HTML and CSS Reference
In-Depth Information
Figure 3-3. Flowchart for choosing a particular sectioning content element
First, the navigation can be wrapped in nav , because this section will define the main
navigational links for the web page (for this simplified example, the links have been
omitted, but they normally would not be). Next is the “Featured Content” area. Hmm,
this is an interesting one because it contains content (an article) that could be under-
standable on its own if it were separated from the rest of the website. It therefore could
be wrapped in an article . But wait a moment; is that really the most appropriate op-
tion? To tailor your markup to be semantically correct, you have to focus on the pur-
pose of a piece of content on the page; what does a particular section of content contain,
and what will it foreseeably contain in the future? The article element is made for
content that is completely self-contained and could be syndicated in an RSS feed, for
instance. In this example, the featured content area is for content that has been separated
from the rest of the content for the purposes of being prominently displayed on the site.
It therefore is arguably not self-contained, because it contains content that is emphasized
within a larger set of content on the site. Therefore, the designation of “Featured Con-
tent” is rather meaningless without the surrounding content. Additionally, the featured
content area could conceivably contain more than one article or other piece of content,
which may not be related at all. The area is for featured content, not necessarily related
content. If there were more content in this area, would it still make sense to bundle all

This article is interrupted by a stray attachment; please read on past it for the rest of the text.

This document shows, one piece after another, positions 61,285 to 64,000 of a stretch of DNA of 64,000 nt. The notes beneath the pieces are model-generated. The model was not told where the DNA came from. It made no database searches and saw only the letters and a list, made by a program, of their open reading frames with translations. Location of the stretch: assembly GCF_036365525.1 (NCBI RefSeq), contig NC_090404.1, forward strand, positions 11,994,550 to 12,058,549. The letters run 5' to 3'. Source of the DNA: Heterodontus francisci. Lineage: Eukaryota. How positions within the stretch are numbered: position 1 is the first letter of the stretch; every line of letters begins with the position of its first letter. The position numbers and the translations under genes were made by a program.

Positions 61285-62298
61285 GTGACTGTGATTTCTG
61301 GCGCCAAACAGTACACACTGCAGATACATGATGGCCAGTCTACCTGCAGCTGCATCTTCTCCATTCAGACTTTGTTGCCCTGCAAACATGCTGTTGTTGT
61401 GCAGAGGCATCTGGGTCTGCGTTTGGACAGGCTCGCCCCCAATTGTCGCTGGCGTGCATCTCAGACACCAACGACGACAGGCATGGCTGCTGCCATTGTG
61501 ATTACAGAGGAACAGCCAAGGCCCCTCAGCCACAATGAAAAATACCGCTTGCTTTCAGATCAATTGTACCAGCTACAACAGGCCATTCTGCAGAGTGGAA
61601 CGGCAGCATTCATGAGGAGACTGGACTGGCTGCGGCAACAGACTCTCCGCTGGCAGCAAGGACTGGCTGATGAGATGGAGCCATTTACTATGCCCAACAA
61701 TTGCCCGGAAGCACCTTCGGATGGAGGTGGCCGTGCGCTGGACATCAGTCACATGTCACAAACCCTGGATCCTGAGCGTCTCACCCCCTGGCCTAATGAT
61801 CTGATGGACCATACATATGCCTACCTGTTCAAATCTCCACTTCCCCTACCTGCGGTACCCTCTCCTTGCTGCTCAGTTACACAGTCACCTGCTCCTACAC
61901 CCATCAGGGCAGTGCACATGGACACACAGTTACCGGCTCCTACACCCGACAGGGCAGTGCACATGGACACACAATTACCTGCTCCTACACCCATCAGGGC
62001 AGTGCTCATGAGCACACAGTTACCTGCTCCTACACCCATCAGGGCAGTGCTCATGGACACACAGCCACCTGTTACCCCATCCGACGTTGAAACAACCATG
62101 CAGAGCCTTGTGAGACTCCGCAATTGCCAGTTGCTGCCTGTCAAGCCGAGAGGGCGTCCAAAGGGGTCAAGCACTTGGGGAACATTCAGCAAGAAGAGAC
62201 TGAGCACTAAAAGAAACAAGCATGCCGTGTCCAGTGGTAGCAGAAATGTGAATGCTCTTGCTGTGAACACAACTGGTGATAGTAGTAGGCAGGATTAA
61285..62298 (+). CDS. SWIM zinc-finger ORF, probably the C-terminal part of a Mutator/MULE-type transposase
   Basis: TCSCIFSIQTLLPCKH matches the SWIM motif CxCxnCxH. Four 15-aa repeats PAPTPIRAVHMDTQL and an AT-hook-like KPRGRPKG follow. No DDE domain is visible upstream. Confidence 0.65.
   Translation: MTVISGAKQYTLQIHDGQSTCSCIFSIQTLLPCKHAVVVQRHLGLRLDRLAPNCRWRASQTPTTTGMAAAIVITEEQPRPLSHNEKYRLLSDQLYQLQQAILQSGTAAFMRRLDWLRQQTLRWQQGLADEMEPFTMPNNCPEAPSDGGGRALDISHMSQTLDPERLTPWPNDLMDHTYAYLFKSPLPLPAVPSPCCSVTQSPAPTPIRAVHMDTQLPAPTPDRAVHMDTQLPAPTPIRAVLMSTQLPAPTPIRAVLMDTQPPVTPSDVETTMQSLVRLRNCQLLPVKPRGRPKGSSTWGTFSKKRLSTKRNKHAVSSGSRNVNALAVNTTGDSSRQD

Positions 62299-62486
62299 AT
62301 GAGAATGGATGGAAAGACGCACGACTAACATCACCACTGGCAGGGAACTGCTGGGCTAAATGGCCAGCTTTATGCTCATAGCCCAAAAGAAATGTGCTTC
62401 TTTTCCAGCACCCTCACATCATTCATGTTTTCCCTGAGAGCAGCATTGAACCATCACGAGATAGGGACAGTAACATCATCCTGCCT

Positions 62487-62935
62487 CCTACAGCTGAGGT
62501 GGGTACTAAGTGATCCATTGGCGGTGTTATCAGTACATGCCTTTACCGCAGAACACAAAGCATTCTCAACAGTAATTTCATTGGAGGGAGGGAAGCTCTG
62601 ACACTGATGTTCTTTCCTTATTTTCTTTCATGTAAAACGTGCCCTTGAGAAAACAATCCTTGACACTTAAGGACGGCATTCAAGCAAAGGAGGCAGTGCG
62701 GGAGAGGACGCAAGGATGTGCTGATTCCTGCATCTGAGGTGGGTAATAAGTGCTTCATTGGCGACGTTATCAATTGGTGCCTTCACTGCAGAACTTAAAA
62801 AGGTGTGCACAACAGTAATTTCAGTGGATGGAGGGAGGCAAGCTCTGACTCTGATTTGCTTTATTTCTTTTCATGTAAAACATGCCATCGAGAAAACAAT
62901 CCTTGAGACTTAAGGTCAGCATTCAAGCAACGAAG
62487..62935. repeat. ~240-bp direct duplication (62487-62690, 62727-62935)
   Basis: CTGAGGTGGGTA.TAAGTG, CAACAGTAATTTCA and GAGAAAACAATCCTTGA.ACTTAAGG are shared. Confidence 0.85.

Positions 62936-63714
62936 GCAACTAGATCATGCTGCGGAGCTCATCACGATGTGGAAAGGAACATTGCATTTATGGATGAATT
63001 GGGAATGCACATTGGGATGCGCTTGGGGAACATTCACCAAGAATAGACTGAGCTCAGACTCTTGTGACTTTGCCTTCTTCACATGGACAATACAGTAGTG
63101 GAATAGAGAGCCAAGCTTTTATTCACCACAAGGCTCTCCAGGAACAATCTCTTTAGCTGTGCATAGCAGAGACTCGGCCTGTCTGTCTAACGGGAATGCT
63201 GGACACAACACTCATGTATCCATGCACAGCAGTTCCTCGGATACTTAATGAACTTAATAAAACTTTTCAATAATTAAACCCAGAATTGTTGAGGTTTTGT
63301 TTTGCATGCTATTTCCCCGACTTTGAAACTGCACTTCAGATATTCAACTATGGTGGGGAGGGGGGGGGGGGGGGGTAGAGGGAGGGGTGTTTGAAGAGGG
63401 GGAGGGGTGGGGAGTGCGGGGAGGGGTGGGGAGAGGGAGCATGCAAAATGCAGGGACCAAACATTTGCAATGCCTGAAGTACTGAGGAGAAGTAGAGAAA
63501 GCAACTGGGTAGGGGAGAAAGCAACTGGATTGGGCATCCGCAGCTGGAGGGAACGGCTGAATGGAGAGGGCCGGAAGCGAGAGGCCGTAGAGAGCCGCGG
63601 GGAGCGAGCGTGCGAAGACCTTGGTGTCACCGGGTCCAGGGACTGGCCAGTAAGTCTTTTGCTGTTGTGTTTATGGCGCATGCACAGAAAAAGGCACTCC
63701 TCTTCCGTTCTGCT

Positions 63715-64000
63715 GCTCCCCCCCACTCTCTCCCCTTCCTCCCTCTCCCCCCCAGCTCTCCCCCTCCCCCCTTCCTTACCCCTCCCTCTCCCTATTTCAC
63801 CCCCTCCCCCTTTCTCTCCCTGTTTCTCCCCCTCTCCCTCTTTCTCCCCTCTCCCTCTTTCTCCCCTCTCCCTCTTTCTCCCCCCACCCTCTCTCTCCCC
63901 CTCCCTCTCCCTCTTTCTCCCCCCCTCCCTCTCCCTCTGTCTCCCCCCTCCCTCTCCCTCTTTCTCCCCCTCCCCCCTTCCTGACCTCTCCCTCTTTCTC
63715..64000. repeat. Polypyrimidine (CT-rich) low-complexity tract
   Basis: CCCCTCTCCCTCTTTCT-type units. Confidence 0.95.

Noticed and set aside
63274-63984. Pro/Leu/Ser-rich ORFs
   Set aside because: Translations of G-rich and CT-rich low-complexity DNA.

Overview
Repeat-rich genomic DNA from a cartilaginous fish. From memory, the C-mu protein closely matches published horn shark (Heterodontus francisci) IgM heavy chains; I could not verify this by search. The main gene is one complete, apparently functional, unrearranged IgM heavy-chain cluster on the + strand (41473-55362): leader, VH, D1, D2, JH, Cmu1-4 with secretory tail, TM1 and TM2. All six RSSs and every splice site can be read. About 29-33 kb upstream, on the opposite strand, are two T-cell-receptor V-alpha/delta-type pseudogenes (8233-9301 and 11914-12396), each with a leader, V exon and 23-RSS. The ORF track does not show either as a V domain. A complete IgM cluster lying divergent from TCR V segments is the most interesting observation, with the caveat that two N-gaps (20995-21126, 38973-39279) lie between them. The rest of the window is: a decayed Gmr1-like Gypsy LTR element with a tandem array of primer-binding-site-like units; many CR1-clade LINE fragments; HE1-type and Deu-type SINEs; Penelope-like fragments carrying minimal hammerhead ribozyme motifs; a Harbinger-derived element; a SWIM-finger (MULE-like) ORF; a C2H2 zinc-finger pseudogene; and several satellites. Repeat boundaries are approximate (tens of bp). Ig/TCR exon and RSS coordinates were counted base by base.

that content (related and unrelated) together and syndicate it? I think not. So, this leaves
us with a group of content that thematically fits together (in that it is all being featured)
but is not self-contained enough to be considered an article. This content is therefore
best left as being contained in a section .
Note The HTML5 specification aims to articulate the semantic uses of the elements
as best as possible, but there is still a world of content out there with varying meanings
and interpretations. While a flowchart such as Figure 3-3 helps narrow down when one
element will be more appropriate than another, you may well run into circumstances
where the answer to the question of which element to use becomes ambiguous. In these
cases, it is best to err on the side of a more generic element that will definitely fit a
given piece of content than to apply a more specific element that may or may not be
Next, the “Other News” section can be treated like “Featured Content.” It thematic-
ally groups content together (all content that is not featured) but is not self-contained
enough to warrant the use of an article , so it gets a section as well. The two art-
icles shown are self-contained and would make sense on their own, so they are wrapped
in article elements.
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